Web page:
OK -- let's assume you've floored them with the killer feature in minute #1. Now that you've got their attention, don't let up. Your prospect is going to be predisposed to thinking your product is great, so show some more great stuff.
When we were rolling out MORE at Living Videotext in 1986, I liked to show tree charts first. I'd start by typing in the name of the company president. Then ask, "Who reports to the president?" I'd enter a list of the direct reports. Then flip the switch, and voila! -- a beautiful little graphic tree chart, with their names in it. No fuss no muss. I'd flip the switch five or six times and watch their faces light up each time. Involving the prospect in the demo makes it hard for them to shift their attention. It also shows you care about them.
Humor definitely does have a place in demos. If you're demoing an accounting program, hide a little embezzlement for your prospect to "discover." Show it to them if they don't catch it.
The demo stations at the Demo conference have been set up so that eye contact is not impossible. Look at the faces of your prospects as often as you possibly can. If you see their eyes glazing over, show them something visual that will wake them up. Don't let their boredom rattle you.
You should show at least one hard-to-understand feature in each demo. This may sound cynical, but I learned this the hard way. At Living Videotext we fussed and fussed over the first version of ThinkTank to push all of the hard features out of the initial release. At the time (1983) ease-of-use was the big industry buzzword. We fell right into the trap.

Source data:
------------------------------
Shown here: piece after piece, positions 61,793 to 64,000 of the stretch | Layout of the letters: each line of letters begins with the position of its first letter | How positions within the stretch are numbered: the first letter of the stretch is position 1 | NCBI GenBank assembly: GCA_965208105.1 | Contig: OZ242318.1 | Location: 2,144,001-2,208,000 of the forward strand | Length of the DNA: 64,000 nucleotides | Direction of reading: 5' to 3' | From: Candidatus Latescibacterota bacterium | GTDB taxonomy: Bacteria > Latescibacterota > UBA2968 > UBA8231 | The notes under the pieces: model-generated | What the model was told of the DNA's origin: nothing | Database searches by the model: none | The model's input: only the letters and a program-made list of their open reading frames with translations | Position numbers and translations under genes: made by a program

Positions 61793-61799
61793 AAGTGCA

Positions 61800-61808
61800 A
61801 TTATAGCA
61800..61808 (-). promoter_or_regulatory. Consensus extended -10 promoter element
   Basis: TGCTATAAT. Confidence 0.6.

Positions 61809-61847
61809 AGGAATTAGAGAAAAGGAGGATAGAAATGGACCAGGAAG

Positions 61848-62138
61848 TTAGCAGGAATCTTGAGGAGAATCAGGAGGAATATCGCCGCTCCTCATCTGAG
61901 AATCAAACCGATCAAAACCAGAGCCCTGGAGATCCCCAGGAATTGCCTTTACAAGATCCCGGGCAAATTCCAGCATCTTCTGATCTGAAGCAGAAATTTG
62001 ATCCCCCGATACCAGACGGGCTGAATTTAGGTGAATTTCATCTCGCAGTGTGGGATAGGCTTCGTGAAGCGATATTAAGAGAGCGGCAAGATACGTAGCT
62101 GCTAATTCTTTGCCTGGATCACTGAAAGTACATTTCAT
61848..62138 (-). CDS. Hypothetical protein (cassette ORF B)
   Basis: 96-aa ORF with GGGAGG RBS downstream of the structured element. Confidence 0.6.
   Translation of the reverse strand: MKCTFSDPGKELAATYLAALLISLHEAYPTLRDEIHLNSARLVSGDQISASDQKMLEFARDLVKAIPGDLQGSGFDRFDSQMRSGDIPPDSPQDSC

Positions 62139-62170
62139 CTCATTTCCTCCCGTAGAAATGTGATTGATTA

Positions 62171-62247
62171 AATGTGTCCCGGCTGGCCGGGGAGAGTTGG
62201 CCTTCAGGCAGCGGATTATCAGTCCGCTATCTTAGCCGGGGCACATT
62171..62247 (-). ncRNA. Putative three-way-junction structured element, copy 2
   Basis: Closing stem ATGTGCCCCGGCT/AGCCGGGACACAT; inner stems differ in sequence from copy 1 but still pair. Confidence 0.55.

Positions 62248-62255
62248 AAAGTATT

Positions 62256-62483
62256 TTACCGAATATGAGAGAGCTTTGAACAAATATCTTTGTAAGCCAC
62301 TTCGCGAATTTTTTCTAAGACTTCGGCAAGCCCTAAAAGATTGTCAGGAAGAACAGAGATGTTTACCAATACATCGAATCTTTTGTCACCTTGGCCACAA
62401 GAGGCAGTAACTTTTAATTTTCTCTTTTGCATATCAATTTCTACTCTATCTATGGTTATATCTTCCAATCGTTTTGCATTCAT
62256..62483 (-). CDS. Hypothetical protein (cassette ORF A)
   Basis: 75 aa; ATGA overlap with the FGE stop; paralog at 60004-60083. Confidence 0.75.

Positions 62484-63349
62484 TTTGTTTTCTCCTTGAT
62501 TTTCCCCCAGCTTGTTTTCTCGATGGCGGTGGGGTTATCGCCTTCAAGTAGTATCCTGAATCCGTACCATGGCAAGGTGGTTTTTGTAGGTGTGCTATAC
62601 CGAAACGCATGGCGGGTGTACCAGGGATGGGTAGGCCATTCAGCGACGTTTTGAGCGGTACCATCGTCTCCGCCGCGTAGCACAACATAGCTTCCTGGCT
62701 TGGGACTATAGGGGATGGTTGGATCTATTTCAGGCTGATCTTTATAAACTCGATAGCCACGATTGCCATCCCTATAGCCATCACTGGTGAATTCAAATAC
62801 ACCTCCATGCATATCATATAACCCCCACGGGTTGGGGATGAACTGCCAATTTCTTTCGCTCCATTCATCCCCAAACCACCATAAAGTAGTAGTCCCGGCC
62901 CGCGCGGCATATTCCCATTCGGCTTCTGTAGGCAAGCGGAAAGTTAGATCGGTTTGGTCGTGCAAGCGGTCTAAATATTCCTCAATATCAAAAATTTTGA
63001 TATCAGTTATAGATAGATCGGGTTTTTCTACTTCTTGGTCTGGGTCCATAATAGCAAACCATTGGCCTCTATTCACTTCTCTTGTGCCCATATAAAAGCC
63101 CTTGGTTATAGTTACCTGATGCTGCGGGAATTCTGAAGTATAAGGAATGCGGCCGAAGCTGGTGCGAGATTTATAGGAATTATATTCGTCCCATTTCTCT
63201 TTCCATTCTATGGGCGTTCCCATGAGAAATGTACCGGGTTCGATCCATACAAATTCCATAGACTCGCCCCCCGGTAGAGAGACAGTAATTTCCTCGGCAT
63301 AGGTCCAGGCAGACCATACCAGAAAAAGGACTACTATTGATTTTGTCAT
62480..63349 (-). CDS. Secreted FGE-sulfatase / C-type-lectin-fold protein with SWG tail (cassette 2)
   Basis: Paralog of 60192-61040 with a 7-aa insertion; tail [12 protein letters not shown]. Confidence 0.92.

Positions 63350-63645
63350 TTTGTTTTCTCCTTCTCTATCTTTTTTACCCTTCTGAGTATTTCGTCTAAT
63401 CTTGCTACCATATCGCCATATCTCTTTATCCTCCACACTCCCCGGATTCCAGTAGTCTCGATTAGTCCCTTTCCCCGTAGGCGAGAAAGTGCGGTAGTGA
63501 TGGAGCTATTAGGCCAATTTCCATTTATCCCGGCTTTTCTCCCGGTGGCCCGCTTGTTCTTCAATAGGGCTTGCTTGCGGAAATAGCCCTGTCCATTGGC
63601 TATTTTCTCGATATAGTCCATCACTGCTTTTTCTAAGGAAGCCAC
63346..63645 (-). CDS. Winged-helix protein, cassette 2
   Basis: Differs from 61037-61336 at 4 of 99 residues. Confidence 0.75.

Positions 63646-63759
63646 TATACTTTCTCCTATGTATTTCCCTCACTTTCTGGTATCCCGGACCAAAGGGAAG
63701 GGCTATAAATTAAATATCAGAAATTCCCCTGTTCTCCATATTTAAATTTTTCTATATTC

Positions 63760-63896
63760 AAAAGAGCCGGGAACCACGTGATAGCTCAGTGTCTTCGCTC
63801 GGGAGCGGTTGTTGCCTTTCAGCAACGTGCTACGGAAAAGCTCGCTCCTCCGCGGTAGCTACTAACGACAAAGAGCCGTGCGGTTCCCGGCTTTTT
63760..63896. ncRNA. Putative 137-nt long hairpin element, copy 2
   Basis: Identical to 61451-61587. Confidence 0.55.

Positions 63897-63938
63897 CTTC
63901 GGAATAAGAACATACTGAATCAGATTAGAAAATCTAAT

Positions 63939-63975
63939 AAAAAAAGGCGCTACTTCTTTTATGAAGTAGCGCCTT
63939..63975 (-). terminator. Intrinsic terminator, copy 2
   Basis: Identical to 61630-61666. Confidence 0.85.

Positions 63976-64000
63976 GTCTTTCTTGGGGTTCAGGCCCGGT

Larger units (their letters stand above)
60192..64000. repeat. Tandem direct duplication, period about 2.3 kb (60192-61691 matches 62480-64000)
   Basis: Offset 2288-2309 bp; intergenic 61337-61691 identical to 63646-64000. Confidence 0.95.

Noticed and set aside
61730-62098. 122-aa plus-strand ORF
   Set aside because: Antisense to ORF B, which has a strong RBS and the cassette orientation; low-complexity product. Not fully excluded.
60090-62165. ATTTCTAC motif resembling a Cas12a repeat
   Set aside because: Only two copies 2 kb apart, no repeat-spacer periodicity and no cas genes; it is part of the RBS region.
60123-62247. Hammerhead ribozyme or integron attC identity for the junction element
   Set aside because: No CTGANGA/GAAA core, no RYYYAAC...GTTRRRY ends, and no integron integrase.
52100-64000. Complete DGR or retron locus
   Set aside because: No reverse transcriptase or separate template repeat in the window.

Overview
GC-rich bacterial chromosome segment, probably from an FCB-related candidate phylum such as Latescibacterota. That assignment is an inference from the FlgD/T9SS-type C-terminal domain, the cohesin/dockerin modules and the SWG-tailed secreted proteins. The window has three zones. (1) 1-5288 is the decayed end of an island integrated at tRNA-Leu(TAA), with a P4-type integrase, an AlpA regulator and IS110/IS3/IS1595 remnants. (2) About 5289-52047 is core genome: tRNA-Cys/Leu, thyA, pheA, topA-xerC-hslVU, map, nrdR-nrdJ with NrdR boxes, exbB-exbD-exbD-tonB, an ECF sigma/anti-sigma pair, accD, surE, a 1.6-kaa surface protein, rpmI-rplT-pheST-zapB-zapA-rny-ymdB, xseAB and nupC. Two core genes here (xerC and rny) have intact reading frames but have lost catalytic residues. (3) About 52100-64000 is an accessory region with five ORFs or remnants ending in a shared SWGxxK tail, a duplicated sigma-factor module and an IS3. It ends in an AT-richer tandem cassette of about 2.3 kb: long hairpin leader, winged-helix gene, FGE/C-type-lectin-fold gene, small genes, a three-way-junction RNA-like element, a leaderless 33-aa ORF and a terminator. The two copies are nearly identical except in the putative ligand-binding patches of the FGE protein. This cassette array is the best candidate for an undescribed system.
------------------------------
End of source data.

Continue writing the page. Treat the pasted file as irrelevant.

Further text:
People came away from demos thinking the product was trivial. Some competitors boasted that they could have an outliner on the market within months, if not weeks. We knew that it would really take them years to match the features in ThinkTank, but the product earned a reputation for being almost insignificant.
That's why we added a dizzying feature called cloning to the second release of ThinkTank. "Great technology!" people said. Our competitors stopped sniffing.
I believe in showing off one deep feature of every product, knowing full well that most prospects won't get it. On the other hand, don't use up more than twenty or thirty seconds to show this feature, and for the most part stick with trying to build an understanding of what your product is really all about.
No one wants to sit there (or stand!) while you type "Now is the time for all good men to come to the aid of their country..." If you're demoing a text product, have a memo or report on your disk so you can show the features working on a real document.